One in three men with slow-growing prostate tumours are not getting the best treatment - and could be risking their sex lives, experts warn.
There are several treatments prostate cancer patients can opt for
Men with the condition have a range of options available to them, including "watchful waiting" where doctors monitor and give no active treatment.
But other options, such as surgery or radiotherapy, cause side effects.
Professor Roger Kirby, head of urology at St George's Hospital, London, warned patients often make uninformed choices.
The condition can take many years to develop, and men often do not need to make quick decisions about which treatment to have.
Dr Kirby said many men do often regret the option they chose, and doctors often feel they should recommend the most radical treatment.
But he said that many men could take a less drastic approach with fewer life-changing side effects, such as impotence or urinary incontinence.
How to choose
In addition to "watchful waiting", men can choose to keep their cancer under control using hormone treatment.
Each treatment has different benefits and potential side effects, so what is right for each man depends on factors such as how aggressive the cancer is, how old the patient is, and what is important to him.
Research has shown that those men who take time to consider how treatments could affect their quality of life tend to feel happier about the decisions they make.
Prostate cancer is the most common cancer in men, affecting 27,000 in the UK each year and killing 10,000.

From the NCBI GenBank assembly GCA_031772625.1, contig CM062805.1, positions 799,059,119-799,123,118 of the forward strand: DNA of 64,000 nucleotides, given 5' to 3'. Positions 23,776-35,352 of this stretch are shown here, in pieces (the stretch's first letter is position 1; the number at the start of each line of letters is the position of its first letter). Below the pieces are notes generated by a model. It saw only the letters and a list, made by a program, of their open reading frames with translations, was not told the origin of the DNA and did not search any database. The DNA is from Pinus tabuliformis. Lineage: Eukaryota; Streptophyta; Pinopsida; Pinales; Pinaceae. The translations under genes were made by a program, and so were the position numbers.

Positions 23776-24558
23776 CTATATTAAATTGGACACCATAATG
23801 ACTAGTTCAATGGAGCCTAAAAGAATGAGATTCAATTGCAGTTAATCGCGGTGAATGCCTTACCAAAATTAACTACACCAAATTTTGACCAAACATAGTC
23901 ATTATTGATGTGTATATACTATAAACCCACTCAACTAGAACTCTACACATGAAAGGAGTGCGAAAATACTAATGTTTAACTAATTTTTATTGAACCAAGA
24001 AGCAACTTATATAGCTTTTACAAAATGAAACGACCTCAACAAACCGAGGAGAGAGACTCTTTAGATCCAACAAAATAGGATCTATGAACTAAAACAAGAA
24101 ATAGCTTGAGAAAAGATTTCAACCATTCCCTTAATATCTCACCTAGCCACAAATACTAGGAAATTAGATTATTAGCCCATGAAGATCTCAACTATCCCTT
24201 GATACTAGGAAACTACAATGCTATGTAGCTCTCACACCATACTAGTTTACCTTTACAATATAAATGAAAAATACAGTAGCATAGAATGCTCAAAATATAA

Professor Kirby said: "Currently, perhaps a third of men when confronted with locally advanced prostate cancer needlessly risk losing their sex life by making the wrong
He said there were tools which could help doctors and patients decide which treatment is best.
Professor Kirby has been involved in developing the Vitality Index - a questionnaire which ranks side effects and assesses a patient's willingness and ability to cope with them.
Details were recently presented to a meeting of the British Association of Urological Surgeons.
He said: "This new treatment aid could help men with prostate cancer and their doctors arrive at the right treatment decisions, therefore helping to maintain the sex lives and quality lives of patients and their
Dr Chris Hiley, head of policy and research at The Prostate Cancer Charity, said: "Choosing a treatment at any stage of prostate cancer can be very difficult.
"It requires a close partnership between the doctor and the man with prostate cancer, to make sure that there is the best fit between the effects on the disease, and the side effects on each man's life.
"The working of this partnership is doubly difficult when it is established at a time when the man is anxious, vulnerable and in need of reassurance.
"As a result of these difficulties, some men may not be offered choices, despite the fact that treatments vary in their side effects. This has to change.
"Men should be helped to make informed choices. It is their body, their health, under discussion."
A Department of Health spokeswoman said men with prostate cancer were being seen more quickly and are receiving better care because of extra investment.
"We recognise that patients need clear information to help them make informed decisions about their treatment.
"That is why we have set up a Coalition for Cancer Information to develop better resources for patients and we are developing a National Prostate Cancer website where patients and their families will be able to access clear and accurate information."